The background is pretty interesting. In 2007, the Court ratified the EPA's power under the Clean Air Act to regulate greenhouse gases as an "air pollutant" in the context of motor vehicles. But this created a bit of problem in another section of the Clean Air Act, which requires the EPA to regulate, by issuing permits, for major "stationary" emitters of "any air pollutant." The statute defines major permitters as those emitting more than 250 tons of an air pollutant in a year.
The problem is that tens of thousands of buildings, schools, malls, etc, emit that much in greenhouse gases, and thus would need to be permitted if that section applied. Everyone agreed that was not intended. To avoid that absurd result, the EPA issued a regulation setting a different, much higher, threshold for the emission of greenhouse gases (between 50,000 and 100,000 tons, depending on the circumstances).
Today, the Court struck down those regulations, finding that "air pollutant" in the context of the stationary emitters means something different than what it meant in the context of the Act-wide definition applicable in the motor vehicle case. Based on context, and prior regulations, the Court held that "air pollutant" means something much narrower in the relevant section of the act, since the broader definition would render it ridiculous. Justice Scalia had no problem finding the same term to mean different things in different parts of the same statute: "the presumption of consistent usage readily yields to context, and a statutory term—even one defined in the statute—may take on distinct characters from association with distinct statutory objects calling for different implementation strategies."
So the Court found that nothing in the statute compelled the EPA to treat greenhouse gases as "air pollutants" in this context. Next, it considered whether the EPA's interpretation that it was even allowed to regulate the stationary emitters because of their greenhouse gas emissions. Justice Scalia said no, for a variety of reasons. Most interesting me, though, was this:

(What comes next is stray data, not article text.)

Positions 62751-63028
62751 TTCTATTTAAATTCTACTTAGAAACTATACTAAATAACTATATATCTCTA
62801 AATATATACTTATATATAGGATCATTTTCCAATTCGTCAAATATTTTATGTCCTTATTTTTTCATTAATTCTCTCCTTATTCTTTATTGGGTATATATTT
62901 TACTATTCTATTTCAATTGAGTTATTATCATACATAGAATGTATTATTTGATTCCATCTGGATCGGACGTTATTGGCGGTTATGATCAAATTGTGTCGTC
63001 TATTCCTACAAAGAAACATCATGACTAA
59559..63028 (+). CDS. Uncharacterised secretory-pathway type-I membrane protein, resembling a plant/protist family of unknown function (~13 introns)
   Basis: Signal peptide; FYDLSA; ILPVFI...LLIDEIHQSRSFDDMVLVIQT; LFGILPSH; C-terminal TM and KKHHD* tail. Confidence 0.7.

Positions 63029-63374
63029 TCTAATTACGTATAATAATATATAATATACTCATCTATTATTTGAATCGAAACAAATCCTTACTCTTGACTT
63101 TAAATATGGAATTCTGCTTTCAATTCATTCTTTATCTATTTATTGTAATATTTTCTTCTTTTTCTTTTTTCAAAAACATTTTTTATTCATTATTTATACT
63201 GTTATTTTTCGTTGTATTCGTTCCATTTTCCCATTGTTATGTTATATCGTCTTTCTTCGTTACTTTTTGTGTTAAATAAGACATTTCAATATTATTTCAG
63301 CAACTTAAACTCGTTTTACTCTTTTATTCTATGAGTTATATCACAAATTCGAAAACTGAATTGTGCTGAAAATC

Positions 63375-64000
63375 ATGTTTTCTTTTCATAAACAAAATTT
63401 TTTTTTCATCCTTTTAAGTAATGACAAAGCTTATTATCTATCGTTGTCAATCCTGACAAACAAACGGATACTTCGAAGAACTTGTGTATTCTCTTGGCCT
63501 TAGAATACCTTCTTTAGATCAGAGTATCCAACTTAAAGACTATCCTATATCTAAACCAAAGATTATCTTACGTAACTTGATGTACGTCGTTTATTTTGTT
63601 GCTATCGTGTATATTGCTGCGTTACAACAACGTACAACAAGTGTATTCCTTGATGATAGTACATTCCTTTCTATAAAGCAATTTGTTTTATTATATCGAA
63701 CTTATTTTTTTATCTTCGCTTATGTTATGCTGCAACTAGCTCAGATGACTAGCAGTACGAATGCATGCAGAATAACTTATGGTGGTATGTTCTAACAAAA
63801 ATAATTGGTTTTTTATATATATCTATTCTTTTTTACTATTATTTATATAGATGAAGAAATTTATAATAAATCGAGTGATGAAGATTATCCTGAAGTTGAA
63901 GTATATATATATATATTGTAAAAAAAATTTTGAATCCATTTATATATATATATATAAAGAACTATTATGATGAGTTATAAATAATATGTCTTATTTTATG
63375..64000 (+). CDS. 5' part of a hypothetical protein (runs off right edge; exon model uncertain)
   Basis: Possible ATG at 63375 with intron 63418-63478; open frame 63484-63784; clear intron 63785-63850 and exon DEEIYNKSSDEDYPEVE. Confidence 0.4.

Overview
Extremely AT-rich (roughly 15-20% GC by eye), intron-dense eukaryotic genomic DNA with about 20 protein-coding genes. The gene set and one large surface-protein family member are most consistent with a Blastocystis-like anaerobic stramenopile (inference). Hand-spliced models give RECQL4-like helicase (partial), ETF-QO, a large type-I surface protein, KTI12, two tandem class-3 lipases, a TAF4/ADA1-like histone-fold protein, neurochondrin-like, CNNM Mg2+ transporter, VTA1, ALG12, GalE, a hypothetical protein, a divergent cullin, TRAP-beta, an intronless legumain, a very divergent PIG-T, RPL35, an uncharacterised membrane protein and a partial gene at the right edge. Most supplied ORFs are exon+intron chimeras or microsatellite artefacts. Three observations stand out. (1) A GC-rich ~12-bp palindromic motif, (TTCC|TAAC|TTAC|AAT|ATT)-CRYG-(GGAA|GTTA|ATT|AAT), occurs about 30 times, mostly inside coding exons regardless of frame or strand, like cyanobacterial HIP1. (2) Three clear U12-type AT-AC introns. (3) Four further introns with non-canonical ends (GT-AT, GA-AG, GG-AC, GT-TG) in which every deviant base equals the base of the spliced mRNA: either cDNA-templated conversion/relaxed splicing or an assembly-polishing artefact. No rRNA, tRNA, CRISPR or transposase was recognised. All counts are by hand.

EPA's interpretation is also unreasonable because it would bring about an enormous and transformative expansion in EPA's regulatory authority without clear congressional authorization. When an agency claims to discover in a long-extant statute an unheralded power to regulate "a significant portion of the American economy," we typically greet its announcement with a measure of skepticism. We expect Congress to speak clearly if it wishes to assign to an agency decisions of vast 'economic and political significance."... [I]t would be patently unreasonable—not to say outrageous—for EPA to insist on seizing expansive power that it admits the statute is not designed to to grant.Now, maybe it's just me, but I think Justice Scalia actually might have been thinking of the ridiculous argument for the trillion-dollar platinum coin here. Substitute "Treasury" for "EPA" and that is exactly what you'd see in any opinion considering the minting of a trillion-dollar platinum coin. There is no credible argument that Congress intended for the platinum coin statute to grant Treasury the last say on the nation's fiscal and monetary policies. It would be absolutely outrageous if Treasury pretended that it had such power.
Overall, this is another lesson in the vagaries of statutory interpretation. Just like "air pollutant" doesn't always means "air pollutant," the phrase "such denominations as the Secretary may prescribe" doesn't actually include a denomination with 12 zeros before the decimal point.
(By the way, this decision is not the end of the world. The Court held that the EPA had discretion to regulation the greenhouse gas emissions of those stationary emitters who were otherwise under the EPA's thumb based on their emissions of the narrower kind of "air pollutants." This gave the EPA pretty much every thing it wanted—despite the tweets of certain hacks to the contrary.)
This is Part 9 in The Gillette-Torvik Blog's 94-Part Series on the Trillion Dollar Platinum Coin idea